U.S. Marines Train Afghan National Police

HELMAND PROVINCE, Afghanistan, Sept. 1, 2011 — Marine Corps instruc­tors at the Joint Sus­tain­ment Acad­e­my South­west at Camp Leath­er­neck here are train­ing an elite group of Afghan police in a first-of-its-kind pro­gram.

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Afghan Nation­al Police Sgt. Sayed Mohsin, a basic train­ing instruc­tor, observes and advis­es a police trainee dur­ing marks­man­ship train­ing on the rifle range at Region­al Train­ing Cen­ter Bamyan, Afghanistan, Aug. 22, 2011.
U.S. Air Force pho­to by Senior Air­man Kat Lynn Justen
Click to enlarge

At the Provin­cial Response Com­pa­ny Course, or PRC, select­ed Afghan law enforce­ment offi­cers are learn­ing the skills required to engage ter­ror­ists, con­duct hostage res­cue oper­a­tions and fight heav­i­ly armed crim­i­nals in urban envi­ron­ments. “The PRC unit’s train­ing gives it the abil­i­ty to respond at a moment’s notice and to han­dle sit­u­a­tions out­side the realm of the reg­u­lar [Afghan Uni­formed Police’s] capa­bil­i­ties,” said Marine Corps 1st Lt. Thomas L. Mal­one, a JSAS team leader and a native of Glen Burnie, Md.

“They will pro­vide the provin­cial police chief a quick-reac­tion force for high-risk sit­u­a­tions,” Mal­one added.

The six-week course rein­forces and pro­vides advanced train­ing in shoot­ing, self-defense, first aid, anti-ter­ror­ism, riot con­trol, ethics and law.

The train­ing is cur­rent­ly admin­is­tered by a rota­tion of eight Marine instruc­tors, 12 inter­preters and two AUP class lead­ers.

“At the end of class there is no final exam,” Mal­one said. “How­ev­er, there is a final exer­cise planned which tests knowl­edge reten­tion by hav­ing stu­dents per­form through a series of real­is­tic train­ing sce­nar­ios.”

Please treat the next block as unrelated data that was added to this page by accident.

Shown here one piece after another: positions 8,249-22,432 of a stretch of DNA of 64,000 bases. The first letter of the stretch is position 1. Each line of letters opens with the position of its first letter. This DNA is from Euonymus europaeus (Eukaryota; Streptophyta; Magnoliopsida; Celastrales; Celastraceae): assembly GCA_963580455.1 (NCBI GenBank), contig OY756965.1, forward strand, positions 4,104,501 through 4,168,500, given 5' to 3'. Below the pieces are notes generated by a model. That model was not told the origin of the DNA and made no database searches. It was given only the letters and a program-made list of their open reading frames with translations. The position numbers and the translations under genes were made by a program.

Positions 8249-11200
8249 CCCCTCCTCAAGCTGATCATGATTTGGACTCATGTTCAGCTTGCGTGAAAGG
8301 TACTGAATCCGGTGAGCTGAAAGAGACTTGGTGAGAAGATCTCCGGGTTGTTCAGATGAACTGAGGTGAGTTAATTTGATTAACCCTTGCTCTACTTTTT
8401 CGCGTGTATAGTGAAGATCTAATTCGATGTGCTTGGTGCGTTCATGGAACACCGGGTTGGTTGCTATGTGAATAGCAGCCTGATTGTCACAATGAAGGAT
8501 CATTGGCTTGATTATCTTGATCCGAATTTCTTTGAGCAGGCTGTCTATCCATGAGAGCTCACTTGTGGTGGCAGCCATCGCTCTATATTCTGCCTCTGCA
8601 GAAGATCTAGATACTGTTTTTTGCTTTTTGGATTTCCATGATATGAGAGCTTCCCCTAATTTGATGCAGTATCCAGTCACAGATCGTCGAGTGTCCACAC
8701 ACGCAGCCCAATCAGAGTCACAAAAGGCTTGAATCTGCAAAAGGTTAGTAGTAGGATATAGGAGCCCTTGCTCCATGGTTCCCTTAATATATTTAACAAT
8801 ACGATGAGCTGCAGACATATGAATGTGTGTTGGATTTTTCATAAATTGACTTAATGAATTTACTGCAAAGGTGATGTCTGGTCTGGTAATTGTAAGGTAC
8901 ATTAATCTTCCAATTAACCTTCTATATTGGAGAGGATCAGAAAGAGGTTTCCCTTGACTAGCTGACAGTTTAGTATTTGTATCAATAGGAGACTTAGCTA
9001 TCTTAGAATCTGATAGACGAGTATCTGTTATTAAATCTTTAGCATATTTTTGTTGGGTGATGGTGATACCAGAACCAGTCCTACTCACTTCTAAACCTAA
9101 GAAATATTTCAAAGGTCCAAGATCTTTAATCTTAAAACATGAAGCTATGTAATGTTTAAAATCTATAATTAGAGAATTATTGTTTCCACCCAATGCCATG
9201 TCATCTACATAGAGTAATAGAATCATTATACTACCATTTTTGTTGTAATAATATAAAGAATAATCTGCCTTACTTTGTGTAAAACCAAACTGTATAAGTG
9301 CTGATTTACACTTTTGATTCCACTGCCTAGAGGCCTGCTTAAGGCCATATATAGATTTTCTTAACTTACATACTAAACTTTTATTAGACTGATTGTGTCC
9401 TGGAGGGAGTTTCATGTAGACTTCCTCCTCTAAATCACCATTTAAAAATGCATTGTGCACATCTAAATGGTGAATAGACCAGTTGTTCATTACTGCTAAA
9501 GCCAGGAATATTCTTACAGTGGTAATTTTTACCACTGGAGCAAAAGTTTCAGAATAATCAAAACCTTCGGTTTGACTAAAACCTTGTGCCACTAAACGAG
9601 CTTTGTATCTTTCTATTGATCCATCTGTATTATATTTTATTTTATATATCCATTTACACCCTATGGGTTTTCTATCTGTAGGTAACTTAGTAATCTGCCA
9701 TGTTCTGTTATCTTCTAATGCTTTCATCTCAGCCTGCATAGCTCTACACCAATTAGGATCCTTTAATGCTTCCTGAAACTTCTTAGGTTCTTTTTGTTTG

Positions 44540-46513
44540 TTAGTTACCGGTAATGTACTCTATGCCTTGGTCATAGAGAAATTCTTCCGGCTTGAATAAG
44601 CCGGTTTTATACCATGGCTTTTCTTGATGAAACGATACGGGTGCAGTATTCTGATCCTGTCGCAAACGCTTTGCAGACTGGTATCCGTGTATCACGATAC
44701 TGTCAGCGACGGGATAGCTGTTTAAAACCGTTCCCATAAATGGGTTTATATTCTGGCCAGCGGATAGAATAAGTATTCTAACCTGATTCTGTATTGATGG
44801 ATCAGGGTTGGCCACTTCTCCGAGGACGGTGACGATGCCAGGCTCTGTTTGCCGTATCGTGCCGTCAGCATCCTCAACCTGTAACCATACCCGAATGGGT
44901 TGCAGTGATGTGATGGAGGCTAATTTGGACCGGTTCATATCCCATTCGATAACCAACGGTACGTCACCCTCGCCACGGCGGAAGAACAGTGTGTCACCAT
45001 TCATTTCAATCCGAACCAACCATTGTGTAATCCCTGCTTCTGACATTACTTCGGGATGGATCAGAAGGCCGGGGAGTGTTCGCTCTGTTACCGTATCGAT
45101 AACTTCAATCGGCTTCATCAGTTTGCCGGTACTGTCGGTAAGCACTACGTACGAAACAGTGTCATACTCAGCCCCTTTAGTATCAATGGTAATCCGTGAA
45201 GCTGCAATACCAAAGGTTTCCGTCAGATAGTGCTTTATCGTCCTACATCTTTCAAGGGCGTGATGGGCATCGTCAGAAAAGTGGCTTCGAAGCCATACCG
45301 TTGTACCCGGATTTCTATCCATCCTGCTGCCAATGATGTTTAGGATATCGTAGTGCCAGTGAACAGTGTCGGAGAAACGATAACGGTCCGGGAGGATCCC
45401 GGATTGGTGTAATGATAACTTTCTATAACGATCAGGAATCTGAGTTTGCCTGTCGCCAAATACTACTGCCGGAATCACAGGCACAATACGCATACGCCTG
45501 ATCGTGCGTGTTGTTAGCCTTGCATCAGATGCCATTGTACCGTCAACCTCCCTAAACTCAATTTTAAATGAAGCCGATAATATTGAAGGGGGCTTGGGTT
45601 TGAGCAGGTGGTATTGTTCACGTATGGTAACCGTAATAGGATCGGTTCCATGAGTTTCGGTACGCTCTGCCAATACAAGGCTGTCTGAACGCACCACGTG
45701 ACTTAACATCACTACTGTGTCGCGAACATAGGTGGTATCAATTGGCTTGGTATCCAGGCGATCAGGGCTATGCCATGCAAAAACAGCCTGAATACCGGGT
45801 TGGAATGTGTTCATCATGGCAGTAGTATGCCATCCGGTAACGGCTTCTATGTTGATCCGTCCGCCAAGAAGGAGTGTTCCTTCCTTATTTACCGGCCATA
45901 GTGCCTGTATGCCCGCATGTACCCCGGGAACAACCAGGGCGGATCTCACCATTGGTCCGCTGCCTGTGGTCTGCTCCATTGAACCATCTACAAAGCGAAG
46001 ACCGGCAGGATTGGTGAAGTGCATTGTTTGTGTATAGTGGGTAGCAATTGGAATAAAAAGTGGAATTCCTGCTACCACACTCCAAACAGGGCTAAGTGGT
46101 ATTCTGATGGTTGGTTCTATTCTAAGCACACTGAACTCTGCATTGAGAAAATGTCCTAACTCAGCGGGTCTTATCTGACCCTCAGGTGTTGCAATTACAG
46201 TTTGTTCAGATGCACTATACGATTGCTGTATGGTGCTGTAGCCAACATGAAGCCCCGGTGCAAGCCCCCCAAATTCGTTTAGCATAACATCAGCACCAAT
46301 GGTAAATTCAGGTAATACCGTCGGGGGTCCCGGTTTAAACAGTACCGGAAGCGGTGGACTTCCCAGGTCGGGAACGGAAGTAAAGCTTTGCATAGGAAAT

The instruc­tors hold stu­dents to a high stan­dard from the begin­ning of class until grad­u­a­tion by test­ing them reg­u­lar­ly on all mate­r­i­al pre­sent­ed in the course, said Marine Corps Staff Sgt. Charles Spencer, a PRC course instruc­tor and a native of Bing­ham­ton, N.Y.

To help in the urban train­ing mis­sions, the instruc­tors make use of the academy’s “shoot house.” There, stu­dents learn to breach a secured com­pound and maneu­ver against oppo­nents, clear­ing rooms in two- and four-man teams.

“Class exer­cis­es in find­ing impro­vised explo­sives devices and con­duct­ing vehi­cle [and] per­son­nel search­es, along with mak­ing arrests, are my favorite parts of the course,” said Abdul Mobin, an Afghan police­man cur­rent­ly attend­ing the PRC course.

The train­ing also stress­es the lead­er­ship skills required in small teams and police units.

“We will be pro­mot­ing some of the class non-com­mis­sioned offi­cers based on their per­for­mance in the course,” said Marine Corps 1st Lt. Joshua Oresko, lead instruc­tor and team men­tor for the PRC course and a native of Crown Point, Ind.

Stu­dents will be well-trained and pre­pared to oper­ate in the field when they grad­u­ate in Sep­tem­ber, Spencer said.

Source:
U.S. Depart­ment of Defense
Office of the Assis­tant Sec­re­tary of Defense (Pub­lic Affairs)

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